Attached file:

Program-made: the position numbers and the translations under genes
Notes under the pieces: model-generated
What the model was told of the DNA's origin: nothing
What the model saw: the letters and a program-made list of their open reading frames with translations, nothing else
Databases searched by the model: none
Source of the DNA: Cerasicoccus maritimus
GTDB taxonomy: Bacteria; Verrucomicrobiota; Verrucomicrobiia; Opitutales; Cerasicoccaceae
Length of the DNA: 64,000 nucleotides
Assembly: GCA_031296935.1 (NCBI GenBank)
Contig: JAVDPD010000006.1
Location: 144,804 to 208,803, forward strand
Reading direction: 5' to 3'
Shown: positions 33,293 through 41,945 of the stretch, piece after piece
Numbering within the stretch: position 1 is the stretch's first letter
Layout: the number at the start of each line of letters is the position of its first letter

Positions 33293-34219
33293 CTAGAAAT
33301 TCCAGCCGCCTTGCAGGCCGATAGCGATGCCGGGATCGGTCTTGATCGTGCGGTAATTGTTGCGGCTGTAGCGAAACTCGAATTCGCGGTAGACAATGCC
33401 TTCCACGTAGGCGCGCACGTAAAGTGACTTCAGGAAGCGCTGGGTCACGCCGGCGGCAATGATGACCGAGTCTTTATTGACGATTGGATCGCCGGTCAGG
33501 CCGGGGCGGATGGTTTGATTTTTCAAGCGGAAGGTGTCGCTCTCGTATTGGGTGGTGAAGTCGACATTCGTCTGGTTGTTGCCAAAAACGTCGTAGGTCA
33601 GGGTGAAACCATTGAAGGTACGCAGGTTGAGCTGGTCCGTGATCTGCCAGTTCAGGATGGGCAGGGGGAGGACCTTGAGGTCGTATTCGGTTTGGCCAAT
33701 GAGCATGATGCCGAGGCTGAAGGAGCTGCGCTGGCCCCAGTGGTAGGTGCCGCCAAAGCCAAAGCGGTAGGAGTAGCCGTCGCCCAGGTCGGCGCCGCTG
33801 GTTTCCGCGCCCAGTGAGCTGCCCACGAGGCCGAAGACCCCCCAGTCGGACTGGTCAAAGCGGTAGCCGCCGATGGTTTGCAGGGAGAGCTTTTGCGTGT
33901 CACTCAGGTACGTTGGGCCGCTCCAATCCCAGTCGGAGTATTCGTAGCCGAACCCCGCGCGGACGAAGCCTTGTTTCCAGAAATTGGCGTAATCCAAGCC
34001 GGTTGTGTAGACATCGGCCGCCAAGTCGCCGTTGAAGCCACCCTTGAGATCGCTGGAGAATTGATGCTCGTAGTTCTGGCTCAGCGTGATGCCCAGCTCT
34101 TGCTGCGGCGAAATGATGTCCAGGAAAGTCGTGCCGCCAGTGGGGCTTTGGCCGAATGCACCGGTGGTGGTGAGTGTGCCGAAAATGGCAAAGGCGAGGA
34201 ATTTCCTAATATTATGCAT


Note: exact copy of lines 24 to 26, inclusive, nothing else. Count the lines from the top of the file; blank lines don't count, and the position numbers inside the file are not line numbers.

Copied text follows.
33901 CACTCAGGTACGTTGGGCCGCTCCAATCCCAGTCGGAGTATTCGTAGCCGAACCCCGCGCGGACGAAGCCTTGTTTCCAGAAATTGGCGTAATCCAAGCC
34001 GGTTGTGTAGACATCGGCCGCCAAGTCGCCGTTGAAGCCACCCTTGAGATCGCTGGAGAATTGATGCTCGTAGTTCTGGCTCAGCGTGATGCCCAGCTCT
34101 TGCTGCGGCGAAATGATGTCCAGGAAAGTCGTGCCGCCAGTGGGGCTTTGGCCGAATGCACCGGTGGTGGTGAGTGTGCCGAAAATGGCAAAGGCGAGGA